Monday, November 16, 2009

No Tolls For T.O.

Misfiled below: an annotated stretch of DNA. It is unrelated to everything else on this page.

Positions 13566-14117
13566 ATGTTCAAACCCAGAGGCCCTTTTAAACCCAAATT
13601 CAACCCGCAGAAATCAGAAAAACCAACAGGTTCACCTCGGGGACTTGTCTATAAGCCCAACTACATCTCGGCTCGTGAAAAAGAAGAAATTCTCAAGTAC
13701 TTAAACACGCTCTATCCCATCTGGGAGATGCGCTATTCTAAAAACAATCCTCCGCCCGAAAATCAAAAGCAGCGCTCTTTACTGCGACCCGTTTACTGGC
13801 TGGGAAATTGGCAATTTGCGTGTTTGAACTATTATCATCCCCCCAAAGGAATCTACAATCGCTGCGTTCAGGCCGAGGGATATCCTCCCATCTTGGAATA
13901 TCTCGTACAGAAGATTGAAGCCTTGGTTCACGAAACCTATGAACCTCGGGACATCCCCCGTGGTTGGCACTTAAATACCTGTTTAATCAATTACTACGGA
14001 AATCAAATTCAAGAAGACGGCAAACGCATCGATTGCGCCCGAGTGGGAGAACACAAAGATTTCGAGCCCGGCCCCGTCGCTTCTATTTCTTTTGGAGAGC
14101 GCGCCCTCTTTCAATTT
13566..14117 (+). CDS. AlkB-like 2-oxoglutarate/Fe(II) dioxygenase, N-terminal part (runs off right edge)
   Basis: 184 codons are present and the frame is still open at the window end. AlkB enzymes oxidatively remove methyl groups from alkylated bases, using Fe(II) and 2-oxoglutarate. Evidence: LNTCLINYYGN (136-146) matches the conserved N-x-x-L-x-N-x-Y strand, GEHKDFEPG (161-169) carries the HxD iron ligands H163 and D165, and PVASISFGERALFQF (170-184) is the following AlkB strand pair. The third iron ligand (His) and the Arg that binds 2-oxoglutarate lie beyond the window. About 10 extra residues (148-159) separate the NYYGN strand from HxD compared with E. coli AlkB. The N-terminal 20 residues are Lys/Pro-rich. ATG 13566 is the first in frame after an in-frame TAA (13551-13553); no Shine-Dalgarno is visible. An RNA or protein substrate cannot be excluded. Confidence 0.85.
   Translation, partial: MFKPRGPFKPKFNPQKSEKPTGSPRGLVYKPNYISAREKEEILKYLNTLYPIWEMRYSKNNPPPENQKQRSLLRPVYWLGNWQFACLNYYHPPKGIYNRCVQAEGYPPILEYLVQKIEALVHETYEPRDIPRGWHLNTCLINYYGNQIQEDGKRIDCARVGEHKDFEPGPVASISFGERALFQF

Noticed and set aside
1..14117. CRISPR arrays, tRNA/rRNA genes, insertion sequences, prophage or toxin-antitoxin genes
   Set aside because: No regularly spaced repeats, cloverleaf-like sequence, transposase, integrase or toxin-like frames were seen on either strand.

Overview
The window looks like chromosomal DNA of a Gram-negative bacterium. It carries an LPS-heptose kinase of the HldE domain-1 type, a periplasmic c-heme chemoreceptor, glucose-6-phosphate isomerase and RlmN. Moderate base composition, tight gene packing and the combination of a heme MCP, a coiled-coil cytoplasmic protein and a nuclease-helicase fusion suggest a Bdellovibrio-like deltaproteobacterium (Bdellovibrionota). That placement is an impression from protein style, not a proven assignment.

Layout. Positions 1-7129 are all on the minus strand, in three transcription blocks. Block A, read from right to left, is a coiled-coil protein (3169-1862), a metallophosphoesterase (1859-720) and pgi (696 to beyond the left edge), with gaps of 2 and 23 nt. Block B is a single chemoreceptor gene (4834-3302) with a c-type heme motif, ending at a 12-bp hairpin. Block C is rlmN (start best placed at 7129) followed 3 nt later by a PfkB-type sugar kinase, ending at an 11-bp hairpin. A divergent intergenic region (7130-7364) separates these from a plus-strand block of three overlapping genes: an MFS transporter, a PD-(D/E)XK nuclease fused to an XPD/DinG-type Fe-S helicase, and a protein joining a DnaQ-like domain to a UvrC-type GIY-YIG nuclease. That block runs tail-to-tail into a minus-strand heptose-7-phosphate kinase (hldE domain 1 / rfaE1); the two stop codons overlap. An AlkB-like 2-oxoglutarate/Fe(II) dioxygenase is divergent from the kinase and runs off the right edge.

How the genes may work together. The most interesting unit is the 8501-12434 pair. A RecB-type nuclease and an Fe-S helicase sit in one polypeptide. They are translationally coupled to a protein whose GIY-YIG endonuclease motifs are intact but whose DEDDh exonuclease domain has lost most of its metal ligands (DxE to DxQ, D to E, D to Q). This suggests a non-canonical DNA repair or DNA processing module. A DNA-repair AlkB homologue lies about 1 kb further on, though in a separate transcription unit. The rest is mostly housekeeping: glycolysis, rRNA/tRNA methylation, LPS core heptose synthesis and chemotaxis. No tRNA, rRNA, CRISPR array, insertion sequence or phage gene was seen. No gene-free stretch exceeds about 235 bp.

As Toronto's mayoralty race begins to heat up the perennial question of funding Canada's largest city rears its ugly head. One of the more popular ideas out there among the chattering classes is tolls on Toronto's major highways. The evidence that most advocates like Marcus Gee in this column put forward is that it works in Europe. Usually Stockholm and/or London are offered as examples of functioning toll systems. This is fallacy. Tolls work when there are viable alternatives to taking the highway. While the TTC works beautifully in the city, the suburbs (and frankly much of the old boroughs) are transit nightmares. While it is possible to get from the suburbs to downtown by transit, it is not necessarily easy for a lot of commuters. North American suburbs are far more sprawled out than their European counterparts and Toronto is no exception. Combine this sprawl with an infrastructure deficit and it becomes difficult to get from point A to point B. The other challenge for Toronto is that it finds itself as the go between for one of the busiest traffic allies in North America. The Quebec City-Windsor corridor runs through the northern end of Toronto. Charging tolls on the 401 would drive up the price of just about everything purchased in the corridor. Exempting trucks would be political suicide. Until the city's transit network improves dramatically, tolls will be unnecessarily punitive in Toronto.

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